Schaumburg steakhouse serves akaushi

June 18, 2010 9:46:05 AM PDT
Father's Day often means steaks. While you may have heard of Kobe or wagyu beef, a new Japanese cattle is making its way onto menus. Akaushi is a 100-percent, all-natural product with no hormones or antibiotics and it's currently being served in one Schaumburg steakhouse.

If fat equals flavor, then anything graded higher than prime -- such as the fatty Kobe, or its domestic cousin, wagyu-- would naturally be a richer product. Or so the reasoning goes. But akaushi presents a new option for steakhouses.

Since many dads will be in the mood for a steak this Sunday, the Hound thought it only appropriate to introduce the new kid on the block, and also give suggestions for cooking a own steak at home.

The mantra at Sam and Harry's in Schaumburg's Renaissance Hotel is all about the beef. Usually USDA graded Prime. But for the past few weeks, they've been experimenting with a new type of Japanese cattle, having nothing to do with Kobe or wagyu.

"It's called akaushi beef. It's a Japanese red cattle that originated in Kumamoto, Japan. In 1994 they received seven cattle and three bulls and there was a small nucleus of them. They kept them quarantined on United States soil for two years. They're breeding now in Texas," said James Papadopoulos, Chef of Sam & Harry's.

The company that raises the cattle claims it's higher in mono-unsaturated fats and says it's an all-natural product, meaning no antibiotics or hormones.

"It's high in oleic acid. The Japanese government has spent a lot of money trying to engineer a perfect cattle for health benefits, the amount of intramuscular marbling and consistency, this cattle is just fantastic. I love the flavor of it, its got great texture, great uniformity to it, and it's very consistent."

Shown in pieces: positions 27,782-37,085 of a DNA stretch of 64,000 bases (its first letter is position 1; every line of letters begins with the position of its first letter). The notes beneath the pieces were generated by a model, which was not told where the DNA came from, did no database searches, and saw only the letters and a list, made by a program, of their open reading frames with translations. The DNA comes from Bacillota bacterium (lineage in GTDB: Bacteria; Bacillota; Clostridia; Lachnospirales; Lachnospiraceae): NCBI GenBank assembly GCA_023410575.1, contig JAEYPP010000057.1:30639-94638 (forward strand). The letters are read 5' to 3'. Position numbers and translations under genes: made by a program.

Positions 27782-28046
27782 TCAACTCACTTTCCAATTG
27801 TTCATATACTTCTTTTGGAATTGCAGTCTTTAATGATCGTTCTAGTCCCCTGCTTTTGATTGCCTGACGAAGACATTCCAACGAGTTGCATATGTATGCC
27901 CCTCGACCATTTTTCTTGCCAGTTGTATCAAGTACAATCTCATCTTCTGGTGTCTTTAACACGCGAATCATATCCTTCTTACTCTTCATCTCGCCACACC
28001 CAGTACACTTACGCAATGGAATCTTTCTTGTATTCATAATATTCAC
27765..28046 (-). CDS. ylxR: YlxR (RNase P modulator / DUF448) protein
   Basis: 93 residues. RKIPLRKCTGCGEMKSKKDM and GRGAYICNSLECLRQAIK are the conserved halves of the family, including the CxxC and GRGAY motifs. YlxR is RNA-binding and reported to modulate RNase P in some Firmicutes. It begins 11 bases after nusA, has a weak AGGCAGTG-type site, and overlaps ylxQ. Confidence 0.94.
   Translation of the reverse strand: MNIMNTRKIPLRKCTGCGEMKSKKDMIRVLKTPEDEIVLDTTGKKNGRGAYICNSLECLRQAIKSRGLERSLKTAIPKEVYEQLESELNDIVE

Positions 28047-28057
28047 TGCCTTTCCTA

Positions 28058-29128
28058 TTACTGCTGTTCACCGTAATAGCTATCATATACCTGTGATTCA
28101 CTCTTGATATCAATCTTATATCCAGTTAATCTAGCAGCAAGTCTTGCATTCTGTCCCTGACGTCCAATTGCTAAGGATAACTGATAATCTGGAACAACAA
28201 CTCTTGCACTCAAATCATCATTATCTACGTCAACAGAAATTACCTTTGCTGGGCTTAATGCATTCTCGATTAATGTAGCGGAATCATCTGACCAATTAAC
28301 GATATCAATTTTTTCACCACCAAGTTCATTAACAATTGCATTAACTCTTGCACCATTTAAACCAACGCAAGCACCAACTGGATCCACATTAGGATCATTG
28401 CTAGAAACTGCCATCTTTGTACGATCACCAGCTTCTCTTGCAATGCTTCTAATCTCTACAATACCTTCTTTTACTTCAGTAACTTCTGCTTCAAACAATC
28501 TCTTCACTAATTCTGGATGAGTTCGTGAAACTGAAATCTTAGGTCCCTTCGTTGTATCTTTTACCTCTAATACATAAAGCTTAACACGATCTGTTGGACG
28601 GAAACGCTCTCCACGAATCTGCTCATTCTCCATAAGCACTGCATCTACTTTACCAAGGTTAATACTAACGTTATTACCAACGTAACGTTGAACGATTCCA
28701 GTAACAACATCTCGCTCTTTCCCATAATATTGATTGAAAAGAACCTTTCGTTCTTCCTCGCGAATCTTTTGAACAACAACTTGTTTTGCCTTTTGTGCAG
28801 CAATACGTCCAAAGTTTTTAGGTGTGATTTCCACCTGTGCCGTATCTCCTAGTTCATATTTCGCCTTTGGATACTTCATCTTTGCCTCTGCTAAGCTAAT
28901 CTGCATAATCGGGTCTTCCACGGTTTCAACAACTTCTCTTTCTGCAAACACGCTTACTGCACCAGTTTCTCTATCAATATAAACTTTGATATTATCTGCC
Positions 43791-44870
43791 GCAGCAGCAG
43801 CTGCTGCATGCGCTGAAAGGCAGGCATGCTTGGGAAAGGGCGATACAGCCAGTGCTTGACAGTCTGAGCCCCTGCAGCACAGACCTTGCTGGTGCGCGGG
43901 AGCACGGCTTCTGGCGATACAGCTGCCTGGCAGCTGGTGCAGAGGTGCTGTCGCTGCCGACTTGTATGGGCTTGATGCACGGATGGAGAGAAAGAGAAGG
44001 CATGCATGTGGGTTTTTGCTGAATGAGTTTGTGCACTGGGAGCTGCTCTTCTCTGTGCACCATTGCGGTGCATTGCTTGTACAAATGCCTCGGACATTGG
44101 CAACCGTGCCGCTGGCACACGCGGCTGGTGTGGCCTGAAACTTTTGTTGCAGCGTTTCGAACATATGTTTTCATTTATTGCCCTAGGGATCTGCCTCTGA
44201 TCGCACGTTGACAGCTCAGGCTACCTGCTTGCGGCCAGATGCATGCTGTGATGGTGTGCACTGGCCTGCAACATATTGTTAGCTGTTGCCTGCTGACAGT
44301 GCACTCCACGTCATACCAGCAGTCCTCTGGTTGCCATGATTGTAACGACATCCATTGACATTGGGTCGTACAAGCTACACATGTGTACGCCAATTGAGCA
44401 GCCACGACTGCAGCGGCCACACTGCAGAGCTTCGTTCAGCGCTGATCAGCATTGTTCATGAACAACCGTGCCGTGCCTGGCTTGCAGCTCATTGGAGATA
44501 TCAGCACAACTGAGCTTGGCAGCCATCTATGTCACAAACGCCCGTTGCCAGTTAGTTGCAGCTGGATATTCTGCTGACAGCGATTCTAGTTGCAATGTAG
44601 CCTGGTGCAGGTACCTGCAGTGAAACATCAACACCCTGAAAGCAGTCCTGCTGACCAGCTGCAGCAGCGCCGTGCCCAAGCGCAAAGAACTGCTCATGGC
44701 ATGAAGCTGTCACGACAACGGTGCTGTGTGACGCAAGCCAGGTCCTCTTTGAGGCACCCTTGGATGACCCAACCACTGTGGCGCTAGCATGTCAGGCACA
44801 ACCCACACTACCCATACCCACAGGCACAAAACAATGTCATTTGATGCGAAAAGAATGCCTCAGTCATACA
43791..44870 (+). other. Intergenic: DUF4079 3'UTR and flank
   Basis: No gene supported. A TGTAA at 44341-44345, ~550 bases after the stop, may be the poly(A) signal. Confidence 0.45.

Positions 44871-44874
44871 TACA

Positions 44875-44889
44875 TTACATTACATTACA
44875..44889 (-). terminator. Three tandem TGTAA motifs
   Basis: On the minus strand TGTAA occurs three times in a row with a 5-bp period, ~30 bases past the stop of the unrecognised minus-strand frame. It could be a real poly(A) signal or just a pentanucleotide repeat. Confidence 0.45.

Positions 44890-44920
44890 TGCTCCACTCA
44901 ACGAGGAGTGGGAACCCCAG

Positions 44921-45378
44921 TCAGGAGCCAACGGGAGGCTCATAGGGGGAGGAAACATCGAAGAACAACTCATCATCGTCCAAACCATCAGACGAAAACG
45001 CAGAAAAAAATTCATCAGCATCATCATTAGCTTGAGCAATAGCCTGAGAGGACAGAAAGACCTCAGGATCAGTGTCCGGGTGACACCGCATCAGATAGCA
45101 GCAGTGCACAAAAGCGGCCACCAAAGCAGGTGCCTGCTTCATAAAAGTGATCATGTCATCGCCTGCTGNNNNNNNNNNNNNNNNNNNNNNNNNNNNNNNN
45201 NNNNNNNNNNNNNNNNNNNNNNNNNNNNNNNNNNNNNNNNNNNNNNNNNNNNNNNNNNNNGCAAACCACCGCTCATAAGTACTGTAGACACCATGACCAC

Papadopoulos seasons the steak on both sides with coarse, kosher salt and freshly-cracked black pepper. He gently places it in a smoking saute pan, lightly-coated with oil. After a minute or two, the steak is turned over, nicely seared; another minute or two and then the excess oil and fat are drained off. The chef adds some garlic cloves, fresh thyme and butter to the saute pan, then begins basting the steak in the browned butter, to add even more richness. The seared steak is then placed into a 375 degree oven, to finish cooking the meat. After a couple of minutes, the steak is drained over a rack to cool and rest a bit. Seasonal vegetables like radishes and carrots make a fine side dish - these happen to be covered in sunflower sprouts and young pea tendrils. He's been experimenting with pats of miso butter on the steak, but because it's so fatty inside, that might be overkill. Papadopoulos says he'll cook it anyway the guest wants, but loves the pan-roasted method.

"I love the crust that you get on the outside, it's one of my personal favorites, but I have no problem grilling it for a guest if they like it or broiling it perhaps or any other way."

The steaks can be ordered by mail at heartbrandbeef.com

Sam & Harry's
Renaissance Hotel
1551 Thoreau Dr. North, Schaumburg 847-303-4050


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